Regardless of why Trudeau’s silence occurred; some suggested it was the malfunctioning of never-existing teleprompters, while others claimed it was flat-footedness. Speculation aside though, the now-famous 21 Seconds loudly proclaims respect for humanity, and thoughtful, DIPLOMATIC leadership – the antithesis of Trump.

When the PM did speak, he delivered a profound message of empathy and perseverance. Prime Minister Trudeau crossed the finish line eloquently, and when he did, True North Strong and Free hearts leapt – even if they didn’t vote for him in the last election.

I don’t always agree with the PM – especially when he stays on message in media scrumsit’s old school. Today’s modern media philosophy is less rigid and delivers an alternative, appropriate, and approved response that answers the question, although not necessarily in the way the journalist was expecting. For the most part though, Trudeau has an excellent grasp on managing news reporters in a way that ensures Canada’s story is reported in the best way possible for our country, and for his political career. It’s a learned skill that improves with practice, and I’m sure is also ingrained in Trudeau’s DNA.

Sharpton has had decades to fix the U.S. racism issue and has made a fortune playing celebrity activist while the U.S. crumbles under artificial leadership. That, is the TRANSPARENCY part we all need to pay more attention to in our daily lives. Who’s real, and who’s fake?

In 2020, society sees everything at a glance through an anamorphic social media lens, so when faux leaders are in it for the money, like Trump and others, we can see it clearly. Until Sharpton took a back-handed shot at our PM, I thought perhaps the Celebrity Reverend might be one of the genuinely good guys, but I don’t believe it to be as true today. I haven’t given up on him completely, but Sharpton lost my trust by being spiteful and self-serving.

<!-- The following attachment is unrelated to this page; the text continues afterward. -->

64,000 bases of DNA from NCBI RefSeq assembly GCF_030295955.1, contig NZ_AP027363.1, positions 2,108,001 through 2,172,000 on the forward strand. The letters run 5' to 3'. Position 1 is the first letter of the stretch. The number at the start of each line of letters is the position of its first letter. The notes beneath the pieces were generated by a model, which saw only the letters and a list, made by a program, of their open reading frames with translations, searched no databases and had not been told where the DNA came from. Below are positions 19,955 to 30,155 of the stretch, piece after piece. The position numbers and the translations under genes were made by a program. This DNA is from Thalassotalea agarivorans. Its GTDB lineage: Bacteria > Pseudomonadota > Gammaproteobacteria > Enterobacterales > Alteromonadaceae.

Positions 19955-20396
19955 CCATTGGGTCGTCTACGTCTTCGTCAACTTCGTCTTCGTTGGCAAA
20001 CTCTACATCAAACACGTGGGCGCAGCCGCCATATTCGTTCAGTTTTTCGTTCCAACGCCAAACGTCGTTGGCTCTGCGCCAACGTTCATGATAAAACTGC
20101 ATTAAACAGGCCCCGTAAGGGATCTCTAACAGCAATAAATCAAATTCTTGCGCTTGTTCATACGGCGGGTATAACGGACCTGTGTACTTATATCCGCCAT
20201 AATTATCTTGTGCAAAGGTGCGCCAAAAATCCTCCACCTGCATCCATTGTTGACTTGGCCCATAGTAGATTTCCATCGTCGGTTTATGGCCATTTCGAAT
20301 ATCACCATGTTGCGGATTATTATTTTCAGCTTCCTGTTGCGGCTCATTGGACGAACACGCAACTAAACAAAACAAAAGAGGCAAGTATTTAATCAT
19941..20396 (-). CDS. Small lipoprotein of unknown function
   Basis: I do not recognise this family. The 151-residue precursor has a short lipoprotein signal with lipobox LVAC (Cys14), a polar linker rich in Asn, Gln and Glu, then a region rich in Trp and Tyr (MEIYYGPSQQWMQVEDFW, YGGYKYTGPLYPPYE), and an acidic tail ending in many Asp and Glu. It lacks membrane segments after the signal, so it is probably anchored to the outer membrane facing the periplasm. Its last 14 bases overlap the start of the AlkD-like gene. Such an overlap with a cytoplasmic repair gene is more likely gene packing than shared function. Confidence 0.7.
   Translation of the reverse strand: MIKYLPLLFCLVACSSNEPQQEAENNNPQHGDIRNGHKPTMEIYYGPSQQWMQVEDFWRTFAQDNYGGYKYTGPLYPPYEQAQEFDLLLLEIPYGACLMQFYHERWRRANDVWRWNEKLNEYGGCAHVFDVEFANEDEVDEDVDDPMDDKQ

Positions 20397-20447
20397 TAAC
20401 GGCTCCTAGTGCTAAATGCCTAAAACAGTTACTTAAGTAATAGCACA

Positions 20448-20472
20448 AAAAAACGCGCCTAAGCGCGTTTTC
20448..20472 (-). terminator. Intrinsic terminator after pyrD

The leverage that Sharpton wanted to achieve with his snide comment, resulted in nothing more than a feeble attempt to appropriate, for his personal benefit, the contemplative silence Trudeau created.

PR 101: When a third party does something GOOD for YOUR cause, it’s foolish to slow the momentum they created. It’s exposes your self-indulgence and is harmful for your team.

My take on it as a seasoned public relations strategist and crisis communication advisor, is that Sharpton missed a great opportunity to run with and leverage Trudeau’s silence and the diplomatic pause that echoed around the world. It would be a fair guess to say that the black activist felt intimidated by a Canadian leader who is more influential than he, and ironically, who Sharpton conceivably interprets as stealing his limelight. No one wants to be upstaged when there is so much at personal stake, but you have to know when to step back so you don’t ruin momentum that supports your cause and the public good.

The Reverend and America have had a very long time to fix racism issues, but they failed horribly and tragically, so here’s a suggestion to help them move forward more effectively in the future;

Practice what you preach and be genuinely accepting of others. Tolerance isn’t good enough!

a trifecta for success.

Maurice Cardinal has been a fisheries marketing and communications advisor and writer in British Columbia for almost a decade and has worked with leading organisations, NGOs, and governments in Canada and abroad.